Another noteworthy point relates to the use of multiple SES. This is not uncommon in treating coronary artery disease. However, in our hospital, and in accordance with the official guidelines on the reimbursement of medical devices, the use of multiple drug-eluting stents is not recommended nor reimbursed. The protocol of this study funded by a grant from Cordis Corporation, restricted device usage to the SES, with no limit in number of stents - the goal being to revascularize the below-the-knee lesion with the same type of stent. In total, 106 SESs were used to treat 62 lesions in 30 patients at an average of 3.5 stents per patient.

Stenting of infrapopliteal arteries for treatment of CLI has the potential to improve both the acute procedural success as well as the long-term clinical outcome. Nevertheless, although 1-year clinical data are very promising, the primary patency rates are in the region of 66% [[14]]. Although this finding may not automatically translate into a recurrence of CLI, deterioration of clinical improvement, prolonged or stagnating wound healing is frequently explained by the presence of early (<4-6 weeks) reobstructions. Particularly, in diabetic patients, the long-term results may be less favorable. From that perspective, the clinical evaluation of drug-eluting stents for the indication of CLI seems to be very important. In our patients with nonhealing ulceration and gangrene, the use of SES is responsible for a prolonged patency (>6 weeks); allows wound healing and limited amputation. Furthermore, given more favorable mid-term results after implantation of this technology, this technique could also be considered for treatment of patients with claudication primarily due to infrapopliteal disease. Our findings are of particular interest as they compare very favorably with two previous studies evaluating SES in the treatment of below-the-knee CLI. In the first, investigators reported a zero rate for amputation [[15]], as compared with 4.3% in the second study [[16]]. Furthermore, the need for target vessel revascularization across the two published studies and our own was only 4%. Likewise, the fate of patients who underwent treatment with SES for their below-the-knee CLI in our study, and the two published studies, can be compared to the known natural history of patients with below-the-knee CLI. Patients undergoing successful intervention with SES had a 100% freedom from major amputation, in contrast to the estimation that over half of patients with CLI will need a major amputation 1 year after developing CLI [[17]]. These outcomes also compare favorably with the 96% limb salvage rates in patients with initial technical success treated by primary stent-supported angioplasty for the treatment of below-the-knee CLI [[18]].

Moreover, while an increasing number of endovascular specialists utilize stents for below-the-knee CLI, some consider the need for studies designed to compare and contrast the use of drug-eluting stents with current therapies such as balloon angioplasty and surgery. To date, only the laser-assisted PTA [[19]] has reported limb salvage rates equal to the reference values observed for a best-case treatment strategy given to patients considered to be suitable for surgical intervention. In our study, the surgeons classified all of the patients as being unsuitable for surgical revascularization. And yet we achieved 100% limb salvage at mid-term follow-up.

Study Limitations

This prospective study involved a small number of patients (n = 30). One year stent patency rate and ankle brachial indexes are not available for all the patients, because it is difficult to impose systematic angiography in this fragile population and ABI, in the majority of the patients, is not applicable due to major arterial wall calcification. However, this on-going registry closely mirrored real world practice with all patients diagnosed with severe ischemia prior to enrolment. The results from our study are very encouraging and worthy of further investigation by randomized, controlled trials. Moreover, the drug-eluting stent must become available in a wider variety of lengths to use it routinely for treatment of infrapopliteal artery disease with relative cost effectiveness.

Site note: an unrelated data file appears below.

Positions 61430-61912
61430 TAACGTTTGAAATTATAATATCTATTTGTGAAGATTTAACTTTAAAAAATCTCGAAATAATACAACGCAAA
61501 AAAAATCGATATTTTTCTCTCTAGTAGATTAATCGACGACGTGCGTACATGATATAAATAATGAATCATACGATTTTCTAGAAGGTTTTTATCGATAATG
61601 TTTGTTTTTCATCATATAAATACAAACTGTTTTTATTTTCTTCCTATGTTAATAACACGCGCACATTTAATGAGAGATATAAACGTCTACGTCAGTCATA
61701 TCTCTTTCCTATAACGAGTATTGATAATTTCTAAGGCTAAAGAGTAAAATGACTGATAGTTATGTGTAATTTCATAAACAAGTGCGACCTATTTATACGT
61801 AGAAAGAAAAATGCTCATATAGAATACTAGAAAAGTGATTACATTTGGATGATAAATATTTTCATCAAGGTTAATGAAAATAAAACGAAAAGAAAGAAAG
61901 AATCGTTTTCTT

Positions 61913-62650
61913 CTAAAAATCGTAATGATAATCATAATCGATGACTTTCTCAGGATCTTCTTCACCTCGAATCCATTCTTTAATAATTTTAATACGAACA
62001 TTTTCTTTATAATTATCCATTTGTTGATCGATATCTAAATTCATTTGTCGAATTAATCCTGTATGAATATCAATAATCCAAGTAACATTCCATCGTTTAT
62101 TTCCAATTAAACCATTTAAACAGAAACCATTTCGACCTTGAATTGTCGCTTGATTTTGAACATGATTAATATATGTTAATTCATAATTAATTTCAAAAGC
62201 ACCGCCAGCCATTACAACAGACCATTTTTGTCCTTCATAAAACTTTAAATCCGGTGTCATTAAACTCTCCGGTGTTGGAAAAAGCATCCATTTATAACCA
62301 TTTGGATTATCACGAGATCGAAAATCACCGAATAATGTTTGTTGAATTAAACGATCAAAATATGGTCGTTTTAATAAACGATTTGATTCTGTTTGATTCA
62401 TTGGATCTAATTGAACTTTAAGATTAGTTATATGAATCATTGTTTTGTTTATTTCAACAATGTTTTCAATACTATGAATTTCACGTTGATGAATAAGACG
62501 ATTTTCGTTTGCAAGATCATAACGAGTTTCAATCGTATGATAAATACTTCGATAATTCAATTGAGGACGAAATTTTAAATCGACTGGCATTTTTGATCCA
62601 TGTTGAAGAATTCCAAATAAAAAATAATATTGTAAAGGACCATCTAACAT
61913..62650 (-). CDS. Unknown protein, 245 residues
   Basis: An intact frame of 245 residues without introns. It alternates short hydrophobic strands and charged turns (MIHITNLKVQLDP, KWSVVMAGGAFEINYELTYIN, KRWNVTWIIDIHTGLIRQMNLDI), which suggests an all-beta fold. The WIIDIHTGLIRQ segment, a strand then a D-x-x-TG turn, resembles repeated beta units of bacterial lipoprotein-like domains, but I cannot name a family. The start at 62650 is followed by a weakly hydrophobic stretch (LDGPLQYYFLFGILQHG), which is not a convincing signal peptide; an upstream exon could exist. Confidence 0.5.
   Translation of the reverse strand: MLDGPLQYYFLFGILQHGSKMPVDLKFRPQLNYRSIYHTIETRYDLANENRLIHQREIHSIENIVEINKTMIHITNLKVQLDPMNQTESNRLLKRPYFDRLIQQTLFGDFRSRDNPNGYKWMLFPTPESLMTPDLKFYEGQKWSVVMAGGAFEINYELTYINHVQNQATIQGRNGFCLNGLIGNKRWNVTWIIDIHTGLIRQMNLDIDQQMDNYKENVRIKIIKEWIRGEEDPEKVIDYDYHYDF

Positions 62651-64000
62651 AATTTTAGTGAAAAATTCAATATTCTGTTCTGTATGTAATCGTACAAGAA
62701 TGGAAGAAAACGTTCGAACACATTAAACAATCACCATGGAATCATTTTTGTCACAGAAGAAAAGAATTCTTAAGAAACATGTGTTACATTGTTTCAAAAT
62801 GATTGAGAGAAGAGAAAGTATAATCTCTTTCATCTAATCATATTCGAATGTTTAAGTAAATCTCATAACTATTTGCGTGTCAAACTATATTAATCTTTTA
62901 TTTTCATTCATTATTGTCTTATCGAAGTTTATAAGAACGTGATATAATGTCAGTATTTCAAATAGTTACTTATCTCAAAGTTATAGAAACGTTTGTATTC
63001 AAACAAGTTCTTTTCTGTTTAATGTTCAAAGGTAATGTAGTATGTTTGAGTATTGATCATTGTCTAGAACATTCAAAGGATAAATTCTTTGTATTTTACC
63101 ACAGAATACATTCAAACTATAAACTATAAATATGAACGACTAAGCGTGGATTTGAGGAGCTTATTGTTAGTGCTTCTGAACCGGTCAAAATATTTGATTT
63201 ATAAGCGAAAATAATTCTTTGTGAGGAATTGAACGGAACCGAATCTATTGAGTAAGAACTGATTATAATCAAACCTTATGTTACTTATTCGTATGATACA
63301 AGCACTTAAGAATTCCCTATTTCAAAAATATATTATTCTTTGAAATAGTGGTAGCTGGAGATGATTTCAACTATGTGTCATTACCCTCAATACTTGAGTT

Conclusion

In this limited patient population, the use of SES for the treatment of infrapopliteal artery disease is feasible and appears to be safe. The SES was not associated with any MAEs and, since it allows sustained and prolonged patency of the distal run-off, which in turn results in wound healing, it appears to hold promise as an alternative therapy for patients with CLI. Finally, we have to compare the cost of using drug-eluting stent technology for this indication against the global cost of a major limb amputation.

Conceptos mas importantes extraidos de la discusion del tema por los autores

Por: Dr. Carlos Alvarez Iorio

El stenting infrapatelar para el tratamiento de la Isquemia Critica Crónica tiene el potencial de mejorar el pronostico agudo del procedimiento así como también el pronostico a largo plazo.Sin embargo aunque los datos clínicos al 1 año son alentadores las tasa de PERMEABILIDAD PRIMARIA se aproxima al 66 %.Aunque este dato no obligadamente se traslada a la reincidencia de la isquemia critica, el deterioro de la mejoría lograda o el retardo o estancamiento de la misma, es habitualmente explicada por la presencia de REOBSTRUCCIONES tempranas (<4-6 semanas)., mas aun en los Diabeticos.Desde esta perspectiva la implantación de Stents con drogas(SES) seria muy prometedora..
En la población de pacientes de este estudio el uso de SES fue responsable de una permeabilidad mas prolongada (> 6 semanas), permitiendo una cicatrización adecuada de la herida y una reseccion limitada.
Estos resultados más favorables se comparan con los obtenidos en 2 trabajos previos con SES para el tratamiento de la Isquemia Crítica provocada por arteriopatia infrapatelar.En el primer trabajo hubo 0% de amputación (1) y en el segundo 4,3%,(2) con una tasa de revascularizacion del vaso culpable en ambos trabajos y el nuestro de 4%.
Si comparamos los resultados de esos trabajos y el aquí analizado observamos que con SES hubo 100% de evolución SIN amputación contra una estimación(historia natural) de un 50% de pacientes portadores de Isquemia Critica.que necesitaran una amputación mayor en el plazo de 1 año..
Las LIMITACIONES de este estudio son que involucro un pequeño número de pacientes y que no específico la tasa de permeabilidad a 1 año ni el índice Braquio-Tibial.
Sin embargo consideramos su importancia quizás radica fundamentalmente en que es un ESTUDIO DE LA VIDA REAL, siendo sus resultados muy notables y estimulantes.

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Autor: Philippe Commeau, MD, FSCAI *, Paul Barragan, MD, Pierre O. Roquebert, MD
Département de Cardiologie et Radiologie Vasculaire Interventionelles, Polyclinique Les Fleurs, 83190 Ollioules, France

Fuente: Catheterization and Cardiovascular Interventions. Volume 68, Issue 5, 2006. Pages: 793-798

Ultima actualizacion: 23 DE NOVIEMBRE DE 2006